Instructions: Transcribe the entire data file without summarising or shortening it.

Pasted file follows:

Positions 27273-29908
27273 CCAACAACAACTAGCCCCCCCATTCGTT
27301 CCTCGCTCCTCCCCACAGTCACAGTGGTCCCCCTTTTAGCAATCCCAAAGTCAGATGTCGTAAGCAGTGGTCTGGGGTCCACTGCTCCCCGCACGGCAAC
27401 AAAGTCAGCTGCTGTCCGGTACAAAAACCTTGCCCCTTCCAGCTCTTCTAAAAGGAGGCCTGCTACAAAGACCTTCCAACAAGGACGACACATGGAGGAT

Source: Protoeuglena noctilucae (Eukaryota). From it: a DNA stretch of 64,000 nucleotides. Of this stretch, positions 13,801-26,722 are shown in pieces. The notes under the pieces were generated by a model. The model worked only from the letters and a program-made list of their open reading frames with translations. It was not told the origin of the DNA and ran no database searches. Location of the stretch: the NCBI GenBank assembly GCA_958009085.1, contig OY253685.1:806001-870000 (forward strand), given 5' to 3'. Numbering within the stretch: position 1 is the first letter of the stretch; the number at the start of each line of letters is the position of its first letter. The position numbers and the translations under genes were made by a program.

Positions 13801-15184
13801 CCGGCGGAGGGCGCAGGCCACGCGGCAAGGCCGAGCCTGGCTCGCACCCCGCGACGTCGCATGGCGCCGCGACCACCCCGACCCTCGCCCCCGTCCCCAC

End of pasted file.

Positions 27273-29908
27273 CCAACAACAACTAGCCCCCCCATTCGTT
27301 CCTCGCTCCTCCCCACAGTCACAGTGGTCCCCCTTTTAGCAATCCCAAAGTCAGATGTCGTAAGCAGTGGTCTGGGGTCCACTGCTCCCCGCACGGCAAC
27401 AAAGTCAGCTGCTGTCCGGTACAAAAACCTTGCCCCTTCCAGCTCTTCTAAAAGGAGGCCTGCTACAAAGACCTTCCAACAAGGACGACACATGGAGGAT

Source: Protoeuglena noctilucae (Eukaryota). From it: a DNA stretch of 64,000 nucleotides. Of this stretch, positions 13,801-26,722 are shown in pieces. The notes under the pieces were generated by a model. The model worked only from the letters and a program-made list of their open reading frames with translations. It was not told the origin of the DNA and ran no database searches. Location of the stretch: the NCBI GenBank assembly GCA_958009085.1, contig OY253685.1:806001-870000 (forward strand), given 5' to 3'. Numbering within the stretch: position 1 is the first letter of the stretch; the number at the start of each line of letters is the position of its first letter. The position numbers and the translations under genes were made by a program.

Positions 13801-15184
13801 CCGGCGGAGGGCGCAGGCCACGCGGCAAGGCCGAGCCTGGCTCGCACCCCGCGACGTCGCATGGCGCCGCGACCACCCCGACCCTCGCCCCCGTCCCCAC